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[Solved] Passing env variable to command run by openrc
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eatingthenight
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Joined: 28 Apr 2018
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PostPosted: Sun May 13, 2018 5:00 pm    Post subject: [Solved] Passing env variable to command run by openrc Reply with quote

Hello I feel like this should be a fairly easy thing to do but have been unable to find anything on it except this https://forums.gentoo.org/viewtopic-t-881495-start-0.html which is I believe only solving using an environment variable in the openrc script itself not the command that the script is running.

I have tried a few things to pass a command to the process.

First I tried just hacking up the command section to look like this
Code:
command="SSH_AUTH_SOCK=/tmp/some.sock; /usr/bin/command"


This fails since it thinks SSH_AUTH_SOCK is part of the command. Next I tried using the --env flag that start_stop_daemon_args has but still this was not passing the environment to the process.

Systemd has a Environment="SSH_AUTH_SOCK=/tmp/something.sock" that I am looking to replicate.

Thanks for any help. I'm guessing I missed something simple.


Last edited by eatingthenight on Sun May 13, 2018 6:05 pm; edited 1 time in total
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eatingthenight
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PostPosted: Sun May 13, 2018 5:30 pm    Post subject: Reply with quote

I possibly have some other issue in the actual program I am trying to run.. I did a test that just used /bin/env for the command and I can see that the environment variable is indeed being set and coming through.
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mv
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PostPosted: Sun May 13, 2018 5:45 pm    Post subject: Re: Passing environment variable to command run by openrc Reply with quote

It is unclear what you want to achieve.
If you want to pass an environment variable to the init-script you are out of luck.
But if you just want to set the environment variable within the script to a fixed value, you can just do it with standard shell code.
Quote:
Code:
command="SSH_AUTH_SOCK=/tmp/some.sock; /usr/bin/command"

I conjecture that the commands
Code:
SSH_AUTH_SOCK=/tmp/some.sock
export SSH_AUTH_SOCK
command=/usr/bin/command

do what you intend to. (However, note that using a predictable filename in a world-writable directory like /tmp might be dangerous. You probably want this in a subdirectory of /run which you first create with tmpfiles.d)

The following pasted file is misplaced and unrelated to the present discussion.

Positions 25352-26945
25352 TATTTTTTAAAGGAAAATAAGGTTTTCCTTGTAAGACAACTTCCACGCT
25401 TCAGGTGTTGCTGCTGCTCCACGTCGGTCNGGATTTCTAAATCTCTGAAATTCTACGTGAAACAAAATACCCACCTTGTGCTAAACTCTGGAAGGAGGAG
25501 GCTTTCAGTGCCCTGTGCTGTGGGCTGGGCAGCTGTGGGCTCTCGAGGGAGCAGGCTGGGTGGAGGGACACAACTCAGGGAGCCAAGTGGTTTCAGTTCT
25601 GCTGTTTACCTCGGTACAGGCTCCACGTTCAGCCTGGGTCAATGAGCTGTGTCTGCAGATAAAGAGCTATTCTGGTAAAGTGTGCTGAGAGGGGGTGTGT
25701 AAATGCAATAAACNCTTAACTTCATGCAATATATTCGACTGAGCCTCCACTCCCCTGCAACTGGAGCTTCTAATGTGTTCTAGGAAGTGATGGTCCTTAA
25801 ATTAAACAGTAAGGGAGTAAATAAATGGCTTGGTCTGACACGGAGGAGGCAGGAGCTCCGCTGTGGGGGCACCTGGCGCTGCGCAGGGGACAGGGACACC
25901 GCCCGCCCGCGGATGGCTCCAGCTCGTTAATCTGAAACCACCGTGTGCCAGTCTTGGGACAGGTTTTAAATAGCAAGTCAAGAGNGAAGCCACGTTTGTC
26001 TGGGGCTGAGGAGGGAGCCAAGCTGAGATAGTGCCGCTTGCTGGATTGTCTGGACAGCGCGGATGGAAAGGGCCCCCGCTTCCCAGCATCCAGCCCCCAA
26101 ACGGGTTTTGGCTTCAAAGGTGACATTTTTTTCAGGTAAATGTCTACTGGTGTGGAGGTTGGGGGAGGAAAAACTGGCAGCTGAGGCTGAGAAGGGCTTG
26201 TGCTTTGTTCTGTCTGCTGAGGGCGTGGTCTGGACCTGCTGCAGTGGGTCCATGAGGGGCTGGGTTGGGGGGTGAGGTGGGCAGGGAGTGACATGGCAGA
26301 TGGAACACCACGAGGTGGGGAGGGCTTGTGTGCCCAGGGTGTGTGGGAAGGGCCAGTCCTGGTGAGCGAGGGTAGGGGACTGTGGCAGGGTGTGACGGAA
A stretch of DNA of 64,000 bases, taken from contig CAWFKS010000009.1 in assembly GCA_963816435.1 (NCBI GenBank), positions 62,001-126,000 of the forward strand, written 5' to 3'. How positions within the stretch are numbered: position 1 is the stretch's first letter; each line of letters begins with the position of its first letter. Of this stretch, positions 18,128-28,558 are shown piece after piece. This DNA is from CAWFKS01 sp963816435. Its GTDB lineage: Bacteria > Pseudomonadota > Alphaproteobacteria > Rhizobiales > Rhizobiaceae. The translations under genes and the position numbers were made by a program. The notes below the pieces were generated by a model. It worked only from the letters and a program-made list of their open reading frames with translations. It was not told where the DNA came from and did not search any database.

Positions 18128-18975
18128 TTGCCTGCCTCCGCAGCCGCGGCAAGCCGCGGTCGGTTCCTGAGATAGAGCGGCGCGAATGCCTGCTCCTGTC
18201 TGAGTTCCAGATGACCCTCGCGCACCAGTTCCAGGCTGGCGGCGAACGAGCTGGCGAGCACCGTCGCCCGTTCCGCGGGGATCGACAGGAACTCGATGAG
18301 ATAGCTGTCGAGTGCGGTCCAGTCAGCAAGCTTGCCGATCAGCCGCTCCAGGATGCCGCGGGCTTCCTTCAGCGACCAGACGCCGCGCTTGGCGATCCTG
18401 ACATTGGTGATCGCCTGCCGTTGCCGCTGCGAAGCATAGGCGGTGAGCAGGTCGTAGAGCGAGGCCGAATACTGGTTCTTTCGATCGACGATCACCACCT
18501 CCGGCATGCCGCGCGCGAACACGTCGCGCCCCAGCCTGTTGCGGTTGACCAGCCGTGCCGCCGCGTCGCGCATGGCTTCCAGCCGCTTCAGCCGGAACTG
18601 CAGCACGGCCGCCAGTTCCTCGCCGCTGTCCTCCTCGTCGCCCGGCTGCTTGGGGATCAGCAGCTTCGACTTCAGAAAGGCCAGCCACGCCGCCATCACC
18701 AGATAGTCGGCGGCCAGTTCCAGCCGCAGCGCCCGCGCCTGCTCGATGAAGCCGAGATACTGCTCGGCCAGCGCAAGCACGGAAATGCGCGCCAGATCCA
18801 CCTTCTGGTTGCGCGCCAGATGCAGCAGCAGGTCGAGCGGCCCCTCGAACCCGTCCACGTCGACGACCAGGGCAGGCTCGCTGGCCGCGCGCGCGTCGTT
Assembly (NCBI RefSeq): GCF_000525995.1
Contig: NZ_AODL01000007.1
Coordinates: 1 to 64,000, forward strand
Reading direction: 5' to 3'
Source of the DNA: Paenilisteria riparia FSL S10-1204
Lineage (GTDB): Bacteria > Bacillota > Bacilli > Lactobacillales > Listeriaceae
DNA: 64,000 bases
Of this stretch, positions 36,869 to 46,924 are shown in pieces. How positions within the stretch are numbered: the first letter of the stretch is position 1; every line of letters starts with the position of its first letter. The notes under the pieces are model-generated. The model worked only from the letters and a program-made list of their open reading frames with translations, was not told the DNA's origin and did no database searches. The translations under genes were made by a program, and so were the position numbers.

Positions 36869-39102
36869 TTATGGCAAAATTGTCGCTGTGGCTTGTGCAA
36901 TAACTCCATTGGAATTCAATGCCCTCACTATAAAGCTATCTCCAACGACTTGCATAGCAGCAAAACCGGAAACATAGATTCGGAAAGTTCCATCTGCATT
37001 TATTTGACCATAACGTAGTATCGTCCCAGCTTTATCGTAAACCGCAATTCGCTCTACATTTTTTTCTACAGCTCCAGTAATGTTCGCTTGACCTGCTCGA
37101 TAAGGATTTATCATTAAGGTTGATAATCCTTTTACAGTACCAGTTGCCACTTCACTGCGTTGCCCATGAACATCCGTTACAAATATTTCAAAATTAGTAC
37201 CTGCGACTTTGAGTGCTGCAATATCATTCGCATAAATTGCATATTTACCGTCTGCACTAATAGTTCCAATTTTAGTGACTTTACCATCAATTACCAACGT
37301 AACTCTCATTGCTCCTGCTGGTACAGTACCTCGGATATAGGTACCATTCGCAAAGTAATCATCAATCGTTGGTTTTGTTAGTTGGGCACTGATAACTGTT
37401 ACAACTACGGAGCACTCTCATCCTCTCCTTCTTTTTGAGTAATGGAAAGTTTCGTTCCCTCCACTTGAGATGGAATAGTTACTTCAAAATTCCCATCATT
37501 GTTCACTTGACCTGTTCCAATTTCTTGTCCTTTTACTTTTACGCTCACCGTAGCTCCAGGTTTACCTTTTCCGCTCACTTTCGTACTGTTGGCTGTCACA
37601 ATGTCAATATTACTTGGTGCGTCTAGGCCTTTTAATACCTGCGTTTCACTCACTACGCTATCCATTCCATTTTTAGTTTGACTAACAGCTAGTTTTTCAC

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eatingthenight
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PostPosted: Sun May 13, 2018 6:04 pm    Post subject: Reply with quote

Sorry about the lack of clarity you are correct that I do just want to set the environment variable. Your method as well as my original one with passing --env to start-stop-daemon both work however I was doing something silly. In my /etc/conf.d/myservice file I was trying to create a tmpfile and was doing so using SSH_AUTH_SOCK="$(tmpfile -d)/auth.sock" which you might already see as being foolish :) But I wasn't thinking and this was creating a file with perms of root:root and then I was running my service as nobody:nobody causing it to crash when it went to access the file.

I didn't know about the tmpfiles.d directory and am looking into it right now as I wasn't a big fan of placing this in /tmp as well.

Thanks for the help!
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mv
Watchman
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PostPosted: Mon May 14, 2018 6:33 am    Post subject: Reply with quote

eatingthenight wrote:
SSH_AUTH_SOCK="$(tmpfile -d)/auth.sock"

You can do this if you explicitly use a start() function in which you do this. (Otherwise a new tempdir is created whenever the service file is source, e.g. even if you just look at the status of the service). Within the start function you can change permissions later on:
Code:
SOCKETDIR=$(fmpfile -d /tmp/ssh.XXXXXXXX
chown nobody:nobody "$SOCKETDIR"
SSH_AUTH_SOCK=$SOCKETDIR/aut.sock

In addition, you might want to store $SOCKETDIR in some file (e.g. on /run) so that you can remove the directory in the stop() function.

But it might be more useful to keep the socketdir permanently (and with a fixed instead of a randomized name) on /run. You can do this by e.g.
/etc/tmpfiles.d/SERVICE.conf wrote:
d /run/SERVICE 700 nobody nobody -

/etc/init.d/SERVICE wrote:
export SSH_AUTH_SOCK=/run/SERVICE/auth.sock
export SSH_AUTH_SOCK
command=...

(of course, SERVICE should be replaced everywhere by a name of your choice; the same name throughout).
The name tmpfiles.d is misleading here, since it actually means a permanent directory. (Well, permanent until the next restart of the system).

Theoretically, you could avoid tmpfiles.d and create the directory and set its permissions in start(), but this duplicates efforts for similar services, costs unnecessary runtime and might in some cases even be less secure since it might come too late (e.g. if you start the service much later than starting the system). (In the current setting, there is no such danger since /run can be only modified by root.)
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